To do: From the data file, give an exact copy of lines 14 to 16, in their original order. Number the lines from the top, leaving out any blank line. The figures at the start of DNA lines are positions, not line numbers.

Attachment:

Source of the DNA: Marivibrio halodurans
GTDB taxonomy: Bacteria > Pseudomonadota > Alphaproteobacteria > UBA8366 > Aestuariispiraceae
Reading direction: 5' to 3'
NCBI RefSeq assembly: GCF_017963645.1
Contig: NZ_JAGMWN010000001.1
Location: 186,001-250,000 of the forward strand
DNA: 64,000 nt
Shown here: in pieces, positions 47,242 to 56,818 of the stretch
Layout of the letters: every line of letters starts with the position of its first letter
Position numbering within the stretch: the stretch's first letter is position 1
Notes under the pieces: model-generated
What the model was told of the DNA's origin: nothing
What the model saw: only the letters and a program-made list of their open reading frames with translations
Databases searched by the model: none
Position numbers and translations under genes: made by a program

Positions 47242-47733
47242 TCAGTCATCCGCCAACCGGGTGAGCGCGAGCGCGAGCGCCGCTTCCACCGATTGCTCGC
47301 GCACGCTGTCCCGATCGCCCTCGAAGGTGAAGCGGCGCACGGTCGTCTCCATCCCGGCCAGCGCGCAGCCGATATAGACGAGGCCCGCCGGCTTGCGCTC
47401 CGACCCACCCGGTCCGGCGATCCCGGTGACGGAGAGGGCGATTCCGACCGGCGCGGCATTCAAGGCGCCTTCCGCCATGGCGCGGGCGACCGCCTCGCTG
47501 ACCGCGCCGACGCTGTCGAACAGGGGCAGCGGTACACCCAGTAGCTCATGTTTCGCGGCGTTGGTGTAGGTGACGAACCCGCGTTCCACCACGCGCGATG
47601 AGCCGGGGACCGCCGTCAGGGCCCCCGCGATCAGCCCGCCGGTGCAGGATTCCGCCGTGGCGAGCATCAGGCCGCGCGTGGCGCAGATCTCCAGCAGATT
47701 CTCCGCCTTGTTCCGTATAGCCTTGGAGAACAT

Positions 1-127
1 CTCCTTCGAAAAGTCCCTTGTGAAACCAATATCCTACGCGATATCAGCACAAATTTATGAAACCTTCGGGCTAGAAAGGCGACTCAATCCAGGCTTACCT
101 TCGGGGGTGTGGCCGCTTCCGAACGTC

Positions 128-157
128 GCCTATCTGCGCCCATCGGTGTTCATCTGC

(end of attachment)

Databases searched by the model: none
Position numbers and translations under genes: made by a program

Positions 47242-47733